With the lessening of the need for intense production, scientific experimentation increased. In the 1890s, the depot function was greatly reduced, and “the installation concentrated on becoming the nation’s center for powder chemistry”. 3 Testing was conducted in the newly erected Proof House with an associated 109-foot shooting gallery. Eventually the proving of the smokeless powders being tested required longer ranges than possible at the Arsenal, and this work was moved to the Sandy Hook Proving Ground in New Jersey.
In the first years of the twentieth century, and through World War I, Frankford Arsenal produced mainly small arms ammunition—a new cartridge factory facility was installed in the old Rolling Mill. In 1940, Frankford Arsenal was the only producer of military ammunition in the United States. It took a leadership role in World War II, not only producing but training employees of private industries in the basics of mass production of military ammunition. Possibly the most startling piece of research and development to come out of its research laboratories in this period was the recoilless rifle. At the end of the war, ammunition production in private industry was discontinued, and again Frankford Arsenal was the sole producer of military ammunition in the United States.
As part of the planned reorganization of the Army, the Arsenal’s areas of responsibility were transferred to other installations. In 1977, when Frankford Arsenal shut down its production lines forever, the Arsenal covered 110 acres on which 246 buildings stood. Archaeological investigations carried out in 1978 uncovered remains of the original 1817 barracks (torn down in 1891) in the middle of the parade ground. Today the “Arsenal Business Center” is being rehabbed and the buildings occupied by private companies.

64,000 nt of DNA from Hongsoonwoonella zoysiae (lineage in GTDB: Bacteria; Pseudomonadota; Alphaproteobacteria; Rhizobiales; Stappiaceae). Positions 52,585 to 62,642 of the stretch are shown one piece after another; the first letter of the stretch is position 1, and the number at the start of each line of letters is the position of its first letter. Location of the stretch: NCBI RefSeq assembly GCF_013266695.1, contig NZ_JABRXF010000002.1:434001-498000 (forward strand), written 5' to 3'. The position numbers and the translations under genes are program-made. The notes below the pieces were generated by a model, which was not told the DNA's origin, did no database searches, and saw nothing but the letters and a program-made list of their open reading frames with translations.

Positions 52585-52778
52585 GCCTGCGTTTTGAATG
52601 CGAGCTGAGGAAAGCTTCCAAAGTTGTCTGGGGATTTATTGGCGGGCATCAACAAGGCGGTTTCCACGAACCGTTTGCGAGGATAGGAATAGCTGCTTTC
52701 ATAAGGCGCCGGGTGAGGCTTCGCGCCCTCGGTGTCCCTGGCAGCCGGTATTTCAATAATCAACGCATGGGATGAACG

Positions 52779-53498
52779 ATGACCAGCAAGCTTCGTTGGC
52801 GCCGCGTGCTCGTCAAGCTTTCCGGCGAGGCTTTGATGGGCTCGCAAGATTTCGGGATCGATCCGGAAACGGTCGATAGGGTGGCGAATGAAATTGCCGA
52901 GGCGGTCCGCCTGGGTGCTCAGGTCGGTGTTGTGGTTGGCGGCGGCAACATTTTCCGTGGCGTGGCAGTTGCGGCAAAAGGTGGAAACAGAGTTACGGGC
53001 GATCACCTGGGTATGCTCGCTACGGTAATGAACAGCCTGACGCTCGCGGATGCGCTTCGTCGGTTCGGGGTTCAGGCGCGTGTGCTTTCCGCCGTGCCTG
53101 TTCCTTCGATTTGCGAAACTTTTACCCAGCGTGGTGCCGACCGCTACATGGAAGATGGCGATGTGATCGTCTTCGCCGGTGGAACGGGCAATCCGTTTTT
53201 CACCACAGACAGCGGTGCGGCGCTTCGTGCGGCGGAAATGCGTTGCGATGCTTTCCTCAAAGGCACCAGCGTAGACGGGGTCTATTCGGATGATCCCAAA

1 John Milner Associates, Inc., Historical and Archaeological Survey of Frankford Arsenal, Philadelphia, PA, (manuscript, 1979), p. 33.
2 About 1,000 employees were discharged; only Maynard’s center-fire cartridges continued to be made.
3 John Milner Associates, Inc., p. 50.
In 1979, the US Army commissioned John Milner Associates to assess the Arsenal’s buildings in order to guide future development. Milner ranked each of the 246 buildings on a scale of 1 to 4, with category 1 buildings defined as “historic properties of great significance,” while category 4 buildings contain “little or no historic value.” He recommended preserving category 1, 2, and 3 buildings. With plans to demolish three category 1 buildings, one category 2 building, and a few dozen category 3 buildings, a developer who purchased the property is in the process of clearing 45 of the Arsenal’s 85 Arsenal’s acres to make room for just what the world needs: another shopping center.
So the good news is that the most historically significant building will be preserved.
I found some great interior photos on one of my very favorite Philly urbex sites. You might recognize the arsenal from the movie 12 Monkeys. Many historic Philly landmarks, including Eastern State Penitentiary were filmed for the movie.